Anti-vaccine parents keep multiplying. According to a new study, parents keep asking pediatricians to delay childhood vaccines or refuse ever to vaccinate their kids.

The new research, published Monday in the journal Pediatrics found that ninety percent of the country’s pediatricians had encountered (at least once) parents that refused all kinds of vaccinations in 2013, an important rise from the seventy-five percent who did seven years earlier.

This image shows a 17-month-old child receiving an immunization from a nurse. Image Credit: Georgia Tech

This means that one in every five parents is denying their child the vaccinations that could save their lives. Jon Almquist, a pediatrician, and clinical professor emeritus at University of Washington stated he was “a little bit surprised at the percentage of the general population that were delaying vaccines.”

Almquist, 76, co-authored the research, which analyzed six hundred surveys filled by members of the American Academy of Pediatrics (AAP), both in 2006 and again in 2013.

Ignorance is bliss (and sickness)

The research also found that the main reason parents do not vaccinate their children is that they think is “not necessary.” For Almquist, that is simply craziness, “I’ve been here long enough that I’ve seen the diseases […] we’ve seen the lines when people were dying of flu or polio and when parents had to worry about meningitis.”

Vaccinations prevent diseases that generations ago were the main case of children mortality, rubella, measles, pertussis, mumps, and chickenpox. These shots need to follow schedules that have been verified by scientists, to prevent possible complications in the future.

The cushion of modern life

Almquist believes this attitude comes from the fact that these parents have never been exposed to all these illnesses and complications in their life, and as such, are really unaware of what they imply.

Dr. Catherine Hough-Telford, 32, from the University of Alabama at Birmingham, and who  has a private practice in Florida has also claimed that pediatricians face vaccine delays and refusal “every day.”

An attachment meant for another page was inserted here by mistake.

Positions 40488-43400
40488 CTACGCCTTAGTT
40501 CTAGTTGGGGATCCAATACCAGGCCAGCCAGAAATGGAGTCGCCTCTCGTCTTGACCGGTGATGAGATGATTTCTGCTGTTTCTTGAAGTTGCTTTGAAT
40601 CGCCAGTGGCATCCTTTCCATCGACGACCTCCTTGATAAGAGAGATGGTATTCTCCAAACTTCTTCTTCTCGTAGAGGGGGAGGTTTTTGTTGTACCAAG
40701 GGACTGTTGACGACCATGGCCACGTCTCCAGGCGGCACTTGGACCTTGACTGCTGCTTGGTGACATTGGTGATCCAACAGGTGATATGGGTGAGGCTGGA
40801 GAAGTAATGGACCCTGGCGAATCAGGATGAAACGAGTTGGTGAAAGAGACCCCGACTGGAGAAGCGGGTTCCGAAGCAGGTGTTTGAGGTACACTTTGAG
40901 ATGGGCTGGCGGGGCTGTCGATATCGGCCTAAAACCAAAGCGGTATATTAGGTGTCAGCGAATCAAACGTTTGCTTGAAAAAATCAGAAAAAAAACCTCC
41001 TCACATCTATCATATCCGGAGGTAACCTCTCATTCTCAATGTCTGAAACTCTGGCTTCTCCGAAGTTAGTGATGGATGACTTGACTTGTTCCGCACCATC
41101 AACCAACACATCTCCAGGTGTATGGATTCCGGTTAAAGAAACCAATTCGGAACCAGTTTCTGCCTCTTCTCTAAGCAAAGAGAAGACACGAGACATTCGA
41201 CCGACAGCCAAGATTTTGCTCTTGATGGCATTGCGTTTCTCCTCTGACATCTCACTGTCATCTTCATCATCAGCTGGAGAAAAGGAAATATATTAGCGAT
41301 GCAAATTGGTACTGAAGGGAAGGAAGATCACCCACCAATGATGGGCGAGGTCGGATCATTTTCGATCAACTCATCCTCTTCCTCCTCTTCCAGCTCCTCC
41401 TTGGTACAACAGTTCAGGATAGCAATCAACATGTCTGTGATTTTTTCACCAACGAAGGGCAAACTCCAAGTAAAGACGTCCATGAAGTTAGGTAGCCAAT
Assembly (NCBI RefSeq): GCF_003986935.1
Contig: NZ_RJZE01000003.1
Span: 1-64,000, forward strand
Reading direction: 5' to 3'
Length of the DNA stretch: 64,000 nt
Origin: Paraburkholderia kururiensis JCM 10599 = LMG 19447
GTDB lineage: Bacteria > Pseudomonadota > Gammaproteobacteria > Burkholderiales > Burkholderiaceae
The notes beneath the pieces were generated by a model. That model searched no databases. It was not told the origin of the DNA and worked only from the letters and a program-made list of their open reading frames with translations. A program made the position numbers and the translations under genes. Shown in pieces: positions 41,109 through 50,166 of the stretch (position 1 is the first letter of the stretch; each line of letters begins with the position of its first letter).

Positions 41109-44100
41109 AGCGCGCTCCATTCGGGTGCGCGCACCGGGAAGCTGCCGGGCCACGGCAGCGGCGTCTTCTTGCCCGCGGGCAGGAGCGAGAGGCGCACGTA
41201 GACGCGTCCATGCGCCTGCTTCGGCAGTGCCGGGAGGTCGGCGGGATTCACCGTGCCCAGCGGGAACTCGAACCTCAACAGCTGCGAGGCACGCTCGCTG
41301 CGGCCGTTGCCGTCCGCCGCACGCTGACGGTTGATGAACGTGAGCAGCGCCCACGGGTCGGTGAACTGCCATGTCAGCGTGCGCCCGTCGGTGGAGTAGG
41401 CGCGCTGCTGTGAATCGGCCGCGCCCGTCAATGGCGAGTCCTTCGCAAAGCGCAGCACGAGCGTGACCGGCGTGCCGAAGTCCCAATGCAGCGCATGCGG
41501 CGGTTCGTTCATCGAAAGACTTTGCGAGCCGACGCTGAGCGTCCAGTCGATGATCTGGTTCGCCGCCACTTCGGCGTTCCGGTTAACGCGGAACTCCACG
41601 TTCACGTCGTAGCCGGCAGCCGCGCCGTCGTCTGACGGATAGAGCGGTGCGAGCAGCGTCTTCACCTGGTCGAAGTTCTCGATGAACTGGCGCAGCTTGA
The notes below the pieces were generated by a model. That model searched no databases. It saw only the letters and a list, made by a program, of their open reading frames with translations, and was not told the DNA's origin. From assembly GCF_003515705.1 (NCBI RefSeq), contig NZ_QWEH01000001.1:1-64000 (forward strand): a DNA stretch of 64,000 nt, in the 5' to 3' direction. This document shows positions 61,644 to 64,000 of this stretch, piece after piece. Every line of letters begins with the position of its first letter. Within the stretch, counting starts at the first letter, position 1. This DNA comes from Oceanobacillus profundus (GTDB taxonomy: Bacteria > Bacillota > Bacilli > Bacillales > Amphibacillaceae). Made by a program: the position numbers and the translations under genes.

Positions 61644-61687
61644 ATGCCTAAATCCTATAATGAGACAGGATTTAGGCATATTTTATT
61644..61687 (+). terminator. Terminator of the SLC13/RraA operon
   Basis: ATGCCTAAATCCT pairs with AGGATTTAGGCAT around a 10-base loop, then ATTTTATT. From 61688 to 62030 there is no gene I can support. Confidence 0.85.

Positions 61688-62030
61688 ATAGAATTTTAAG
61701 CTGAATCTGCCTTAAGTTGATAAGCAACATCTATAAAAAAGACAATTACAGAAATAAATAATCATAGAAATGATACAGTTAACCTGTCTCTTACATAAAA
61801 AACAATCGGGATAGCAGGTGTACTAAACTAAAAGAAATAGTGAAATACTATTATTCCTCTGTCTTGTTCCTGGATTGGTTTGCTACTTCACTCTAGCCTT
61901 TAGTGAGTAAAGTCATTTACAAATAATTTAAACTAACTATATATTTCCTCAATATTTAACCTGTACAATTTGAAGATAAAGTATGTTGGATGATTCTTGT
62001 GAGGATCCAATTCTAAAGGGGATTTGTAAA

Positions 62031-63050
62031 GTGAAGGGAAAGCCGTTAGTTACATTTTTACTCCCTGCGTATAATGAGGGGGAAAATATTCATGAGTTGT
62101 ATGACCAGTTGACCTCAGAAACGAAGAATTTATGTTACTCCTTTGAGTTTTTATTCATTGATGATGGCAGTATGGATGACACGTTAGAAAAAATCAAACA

According to the study, the reasons for being anti-vaccine have changed over the course of the research. For example, in 2006 one of the main reasons was the unfounded though that vaccines and autism are related, this idea lost 10% of importance in 2013.

However, the primary reason at the moment is that parents believe vaccines are “unnecessary,” a though that has jumped from sixty-three percent in 2006 to seventy-three percent in 2013.

Vaccine delay is more common in the West, with almost ninety-five percent of the doctors claiming they have encountered anti-vaccine parents, a rise from the eighty-five percent seven years earlier.

Jenny McCarthy and Jim Carrey, who is holding McCarthy’s son, Evan. Image Credit: Slate

Pediatricians are fed up

Many pediatricians have decided to dismiss anti-vaccine parents from their practices. In 2006, six percent of the doctors claimed they “always” threw out parents for refusing or delaying vaccines. Seven years later those numbers have doubled.

Nonetheless, this is against the AAP guidelines, which ask for patience from doctors to patients, advising them to “continued to engage” with this parents with the aim of changing their decision.

Pediatricians and public health officials state the same, vaccines are scientifically proved to be safe, effective and necessary.

“Obviously, this is an issue that nearly every pediatrician now has to face. I think there’s a lot of information about vaccine hesitancy, but there’s no real consensus on what do to other than continue to talk to families,” said  Hough-Telford said.

Sources: Seattle Times